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Wednesday, September 1, 2010

Kindergarten: breakdown, heartbreak and a few smiles

The good news is that the first day is over.

The bad news is that the crying hasn't exactly let up. The quick rip of the band aid has left a sting that has yet to abate.

Oh, what a day to let the sun set on. A hot, sticky, 100 degree day when both our babies went to school.

Did I mention that we had decided to have Maya's first day of preschool on the same day? A sort of get-all-the-anguish-done-at-once approach.

I stayed up late and woke early to get everything in order, lunch packed, Maya's 3 changes of undies and clothes packed, kitchen clean and set for a family breakfast. We ate, we brushed teeth, styled hair, snapped photos and everyone was happy and ready to go!

Mostly happy.


Spirits high, smiles big, moms with fingers crossed hoping for easy transitions.




First stop: Maya.

Who looks impossibly small on the steps of Hilltop Preschool.


Just in case we needed an added element of stress, Maya has to be potty trained to attend school. This has been a 70% success rate at best. Then there is her constant whining and misbehaving. We weren't at all sure how it would go.

We were pleasantly surprised when she hit the playground running. We hugged her and the three of us moved to leave and she frowned and started, "I want to-" and I was sure she was going to say "go with you" but instead she said, "I want to go back inside."
One down. Phew.

And then on to big kid school.









We had a plan. It could have worked.
Ella was doing great- a combination of excited and nervous but settled down to do some projects. It was a perfect exit time for us, about a 10 minute stay. However, we had promised her we would stay until her friend Haley got off the bus. Big mistake. The bus was 20 minutes late which meant we stayed long enough for it to all fall apart. The crying and clinging began, the deep belly sobs and unintelligible words. In the end, we left before Haley got there, having waited for nothing, because it was time for a clean break. The teacher had to kind of hold Ella back from lunging for us as we parted.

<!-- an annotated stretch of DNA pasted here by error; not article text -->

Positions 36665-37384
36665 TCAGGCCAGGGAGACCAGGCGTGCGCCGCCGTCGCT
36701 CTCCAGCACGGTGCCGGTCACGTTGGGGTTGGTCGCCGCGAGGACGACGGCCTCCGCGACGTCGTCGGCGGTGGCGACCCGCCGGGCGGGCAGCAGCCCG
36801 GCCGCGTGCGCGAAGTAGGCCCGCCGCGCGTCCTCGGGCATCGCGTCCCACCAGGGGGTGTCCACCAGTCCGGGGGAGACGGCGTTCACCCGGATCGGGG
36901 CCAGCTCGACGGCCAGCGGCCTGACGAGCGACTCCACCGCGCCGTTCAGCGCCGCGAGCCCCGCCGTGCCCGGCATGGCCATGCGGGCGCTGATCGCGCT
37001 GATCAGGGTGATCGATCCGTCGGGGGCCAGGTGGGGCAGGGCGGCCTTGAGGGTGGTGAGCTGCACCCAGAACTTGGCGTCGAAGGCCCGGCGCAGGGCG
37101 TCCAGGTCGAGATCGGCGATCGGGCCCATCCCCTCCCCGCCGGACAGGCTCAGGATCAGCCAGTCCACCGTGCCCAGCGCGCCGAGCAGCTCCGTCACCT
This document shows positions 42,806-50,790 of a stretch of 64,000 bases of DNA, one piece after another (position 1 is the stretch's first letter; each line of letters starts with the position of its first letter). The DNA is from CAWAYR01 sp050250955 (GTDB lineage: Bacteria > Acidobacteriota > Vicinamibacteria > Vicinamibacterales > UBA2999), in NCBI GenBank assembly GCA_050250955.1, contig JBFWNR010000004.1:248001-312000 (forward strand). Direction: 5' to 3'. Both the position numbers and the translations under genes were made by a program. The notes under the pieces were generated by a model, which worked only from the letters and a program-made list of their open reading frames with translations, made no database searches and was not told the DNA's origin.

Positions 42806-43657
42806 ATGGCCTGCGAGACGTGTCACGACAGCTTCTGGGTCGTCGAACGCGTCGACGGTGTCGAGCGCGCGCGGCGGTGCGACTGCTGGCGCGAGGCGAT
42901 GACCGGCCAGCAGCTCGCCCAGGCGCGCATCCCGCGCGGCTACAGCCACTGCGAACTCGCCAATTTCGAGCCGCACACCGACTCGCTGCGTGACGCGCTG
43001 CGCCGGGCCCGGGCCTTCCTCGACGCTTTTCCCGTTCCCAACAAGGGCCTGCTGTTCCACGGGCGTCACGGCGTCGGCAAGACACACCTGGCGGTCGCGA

I would rather have had someone break my arm in 3 places.
I have so many things to say but I will try to distill it down: sending your child to Kindergarten is unnatural for a parent. It goes against your instincts to push them, unwillingly, from the nest. I will say this is especially true for a stay-at-home-mom whose main job/purpose is caring for her children. I try to remind myself that I'm more than a mom (running a marathon, writing, carving out space where I am still just Suzanne) but the majority of my waking hours are spent as "mom." What does that make me when one of my charges is gone for the bulk of the day in someone else's care?
Also, Ella has been an more dependent child and so we have spent the last 5+ years in nearly constant company. Is it oversimplifying it to say that I worry no one else will take as good care of her as my own mediocre parenting?
Sandi and I, free of kids for three hours until Maya was to be picked up at noon, had planned a little date. The gym and then Starbucks. And between all the crying and sniffling, we managed to pull it off. Romantic? Not so much. But we took the time just the same.

My poor, bloodshot, puffy eyes. It was a day for a venti for sure.

The ridiculously ironic part of the whole thing is that the majority of time I want more time for myself. I want to drive alone, grocery shop alone, shower alone, check my email or make dinner alone. And here we were with all this time and I felt someone had stolen my babies from me. Ripped them right out of my arms. It made me want to reverse time, slow it all down, and have my kids (non-fighting of course) back where they were the day before. Innocent, fun-loving, unencumbered, and all mine.
When we went back to pick up Maya, her teacher Miss Lynn, told us some astounding things. Maya had no accidents. "She was a delight," Miss Lynn said. We wondered if she'd been drinking. I mean, we haven't gotten our hearts set on this preschool thing because we feared she might not be able to stay. First child to get kicked out of preschool.